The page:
Blogger and researcher Jim Fletcher has worked in the book publishing industry for 15 years, and is now director of the apologetics group Prophecy Matters. His new book, "Truth Wins," provides important analysis of Rob Bell and his Emergent friends.More ↓Less ↑
My biggest mistake was lovin’ you too much
And lettin’ ya know
Now you got me where you want me
And you won’t let me go
– “Don’t Do It”
I could not get Levon Helm’s magnificent singing voice out of my head this week as I waded through a friend’s book manuscript. After rejecting my advice on his narrow-niche project (some thoughts on the cover design and marketing), he now fell into the trap of adding more and tweaking this and that.
The final straw was early this morning, ruining my cup of coffee while I sat and watched it rain from my rural front porch.
“I’ve added this addendum,” the email began. “I think it adds weight to what I’ve said.”
Oh, he added weight, all right. The weight of over-thinking.
You see the problem, don’t you, as a writer? It’s a common malady for writers. Polishing and re-polishing, re-fashioning. Smashing the clay sculpture and starting over entirely. Shaping. Tearing up pages. Burning them.
Writers often can’t let go. They can’t bring a project to the finish line. There are common reasons:
fear of failure
fear of success
too much stock in focus group comments
The first two are self-explanatory. No. 3 – arrogance – I see that one a lot. I as the writer can make it even better, or I just had brilliant thought No. 1,136.
Look, I’m all about getting it as good as you can get it. Think about phrases, single words. Convey the perfect thought. Writing is a craft, yes, but it is also some measure natural ability.
Let it go!
Few of us are in the Writing Pantheon: Twain, Oscar Madison, Shakespeare. Don’t be tempted by that evil idea that you need to add more information because, heck, readers are mesmerized by your voice. Hemingway and Steinbeck had it right: get in, get out.
No. 4 – focus groups – is a bugaboo, as well. I believe a writer can develop objective thinking about his or her writing. Listen to advice, sure, but don’t step into that kitchen with too many cooks. Besides, who knows your writing best? You do.
I am primarily writing for the book author today. I have seen literally thousands of projects in which the author could not stop taking the manuscript back to add, re-fashion, polish.
You will kill your chances with an editor by keeping your fat fingers on a manuscript. Of course, most good editors will slap your hand away, anyway. Yet even they can be sidetracked and distracted by your constant inquiries and efforts to become the next Bill Shakespeare or Oscar Madison.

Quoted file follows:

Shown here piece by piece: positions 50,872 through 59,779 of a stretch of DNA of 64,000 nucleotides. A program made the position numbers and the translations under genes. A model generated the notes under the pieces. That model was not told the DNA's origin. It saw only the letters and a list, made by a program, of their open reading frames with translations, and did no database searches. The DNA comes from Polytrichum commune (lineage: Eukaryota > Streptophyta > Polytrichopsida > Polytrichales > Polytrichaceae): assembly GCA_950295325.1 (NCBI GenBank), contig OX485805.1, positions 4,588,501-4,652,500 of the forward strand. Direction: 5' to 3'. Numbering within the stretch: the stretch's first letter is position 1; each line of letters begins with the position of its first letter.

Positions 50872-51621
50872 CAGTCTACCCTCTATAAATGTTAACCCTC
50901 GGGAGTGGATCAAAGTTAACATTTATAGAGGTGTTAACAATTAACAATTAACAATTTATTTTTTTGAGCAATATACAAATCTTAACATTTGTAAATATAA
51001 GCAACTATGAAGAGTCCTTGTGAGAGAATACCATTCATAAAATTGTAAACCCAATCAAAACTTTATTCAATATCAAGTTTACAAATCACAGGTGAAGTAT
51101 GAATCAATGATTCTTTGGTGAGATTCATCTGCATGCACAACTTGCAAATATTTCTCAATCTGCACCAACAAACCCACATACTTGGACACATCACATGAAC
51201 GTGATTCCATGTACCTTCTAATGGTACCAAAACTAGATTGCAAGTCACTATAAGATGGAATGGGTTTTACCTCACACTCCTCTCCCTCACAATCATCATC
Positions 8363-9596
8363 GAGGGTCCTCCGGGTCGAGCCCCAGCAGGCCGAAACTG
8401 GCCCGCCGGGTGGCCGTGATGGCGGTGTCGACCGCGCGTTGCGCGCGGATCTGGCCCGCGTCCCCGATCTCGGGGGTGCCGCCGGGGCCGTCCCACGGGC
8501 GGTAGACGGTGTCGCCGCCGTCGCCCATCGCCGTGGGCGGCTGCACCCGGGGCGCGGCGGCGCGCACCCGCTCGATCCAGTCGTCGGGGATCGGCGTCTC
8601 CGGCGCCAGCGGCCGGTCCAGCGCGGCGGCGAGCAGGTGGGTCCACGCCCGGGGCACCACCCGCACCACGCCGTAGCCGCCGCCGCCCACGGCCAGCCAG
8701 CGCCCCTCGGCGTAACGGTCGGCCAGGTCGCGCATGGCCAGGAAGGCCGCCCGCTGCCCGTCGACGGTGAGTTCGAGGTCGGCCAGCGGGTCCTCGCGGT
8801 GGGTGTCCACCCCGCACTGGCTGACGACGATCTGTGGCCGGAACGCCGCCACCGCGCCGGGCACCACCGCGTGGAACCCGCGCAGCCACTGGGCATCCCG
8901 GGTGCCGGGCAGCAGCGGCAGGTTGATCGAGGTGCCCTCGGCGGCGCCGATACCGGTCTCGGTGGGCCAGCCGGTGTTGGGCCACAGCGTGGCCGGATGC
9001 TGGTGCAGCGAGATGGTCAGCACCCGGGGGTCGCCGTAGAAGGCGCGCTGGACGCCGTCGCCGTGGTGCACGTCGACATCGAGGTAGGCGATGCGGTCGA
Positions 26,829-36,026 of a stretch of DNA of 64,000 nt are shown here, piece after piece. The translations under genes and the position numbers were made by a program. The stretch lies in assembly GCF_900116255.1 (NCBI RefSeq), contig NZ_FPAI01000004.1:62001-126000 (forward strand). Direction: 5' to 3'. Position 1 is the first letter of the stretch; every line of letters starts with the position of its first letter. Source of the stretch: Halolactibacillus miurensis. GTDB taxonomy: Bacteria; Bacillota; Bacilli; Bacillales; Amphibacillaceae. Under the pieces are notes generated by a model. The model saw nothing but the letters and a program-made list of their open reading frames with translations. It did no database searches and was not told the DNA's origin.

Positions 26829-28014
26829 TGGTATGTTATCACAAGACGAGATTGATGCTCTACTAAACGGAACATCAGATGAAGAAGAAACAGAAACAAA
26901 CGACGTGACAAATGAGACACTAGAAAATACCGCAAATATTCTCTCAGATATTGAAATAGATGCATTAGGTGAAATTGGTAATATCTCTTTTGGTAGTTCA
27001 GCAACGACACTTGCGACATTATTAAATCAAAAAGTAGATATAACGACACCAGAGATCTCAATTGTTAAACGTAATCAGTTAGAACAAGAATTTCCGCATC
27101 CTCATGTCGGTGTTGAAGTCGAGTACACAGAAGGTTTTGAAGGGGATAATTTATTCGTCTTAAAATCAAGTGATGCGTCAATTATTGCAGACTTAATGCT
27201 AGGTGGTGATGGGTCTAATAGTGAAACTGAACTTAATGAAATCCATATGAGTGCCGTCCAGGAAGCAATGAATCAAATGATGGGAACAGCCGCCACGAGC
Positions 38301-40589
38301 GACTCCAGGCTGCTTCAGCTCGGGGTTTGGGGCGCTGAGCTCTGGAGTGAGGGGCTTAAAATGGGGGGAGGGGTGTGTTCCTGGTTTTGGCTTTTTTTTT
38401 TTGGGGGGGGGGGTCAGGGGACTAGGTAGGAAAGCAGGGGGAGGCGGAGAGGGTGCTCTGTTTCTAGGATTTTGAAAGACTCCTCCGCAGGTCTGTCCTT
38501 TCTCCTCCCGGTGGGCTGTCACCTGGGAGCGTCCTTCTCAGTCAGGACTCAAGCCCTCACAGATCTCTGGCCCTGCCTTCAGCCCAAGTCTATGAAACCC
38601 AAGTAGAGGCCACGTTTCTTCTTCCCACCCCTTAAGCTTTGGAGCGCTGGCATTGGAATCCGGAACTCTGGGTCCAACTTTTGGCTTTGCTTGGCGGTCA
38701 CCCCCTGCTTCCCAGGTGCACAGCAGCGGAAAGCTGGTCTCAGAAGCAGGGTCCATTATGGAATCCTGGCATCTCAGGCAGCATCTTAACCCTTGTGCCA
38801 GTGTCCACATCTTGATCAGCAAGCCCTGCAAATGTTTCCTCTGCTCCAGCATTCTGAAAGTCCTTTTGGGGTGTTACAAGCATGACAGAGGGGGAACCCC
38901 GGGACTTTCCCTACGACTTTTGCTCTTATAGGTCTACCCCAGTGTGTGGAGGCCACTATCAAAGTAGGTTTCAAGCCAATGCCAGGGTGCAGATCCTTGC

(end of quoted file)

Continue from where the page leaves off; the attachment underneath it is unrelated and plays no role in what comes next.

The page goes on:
The particular writer I referenced at the beginning has also passed so many different files of the same project back and forth that I’m not sure what is what. I’m losing interest. Can you imagine what an editor for any publishing house would feel? Lost interest combined with anger.
Far too many times, writers love their work too much and then find that it won’t let them go. They are trapped. In effect, the writing has the writer where it wants him. The thing a writer created becomes the proverbial monster that won’t let go.
For what it’s worth, I have some thoughts, some tips for avoiding this muddy trap:
Plan the project from the outset. If you have to spend months planning everything from your topic, to genre, to structure, to the editing process … take the time to do that. Planning is something many writers avoid like the plague. Think it through: Will anyone want to read this? What about marketing?
Pace yourself. I’m a big believer in this, and I’m not talking about faux-pacing that is really procrastination. That’s another column. By pacing yourself, I am encouraging you to bite off only what you can eat that day or that week. Rather than shoot for two chapters coupled with edits in, say, a two-week timeframe, do one chapter in the same period of time. If you are at the stage of cleaning up your endnotes, take it in phases (If my suggestions sound too plodding, just think about how much time you will save this way, rather than trying to pull off a writing project “willy nilly”).
Don’t listen to that voice that tells you, three-quarters through, that your original terrific idea is now stupid. That’s the devil, or stinkin’ thinkin’, or a bit of bad beef. If you’ve successfully completed the planning phase of your project, you’ll know for sure later that the voice of doubt is illegitimate.
Relax. I’ve written about this before, but it is an element so important that I tend to repeat. If you will not allow yourself to be ensnared in obstacles to your writing – friendly “update” inquiries, self-doubt due to poor planning, the lure of re-write and then another 100 re-writes – you will succeed because you were able to relax through the process. By the way, an important suggestion for navigating inquiries from well-meaning friends and family who constantly ask, “How it’s going?”: Don’t tell anyone you’re writing a book. Tell them when it’s available on Amazon.
I could do a whole workshop on this topic of not allowing the project to control you. You should control the project. Let me hear from you, if this has been a problem in your writing career.
And remember: When the project begins to talk to you and compel you to divert your attention from finishing because you’re listening to too many stupid suggestions …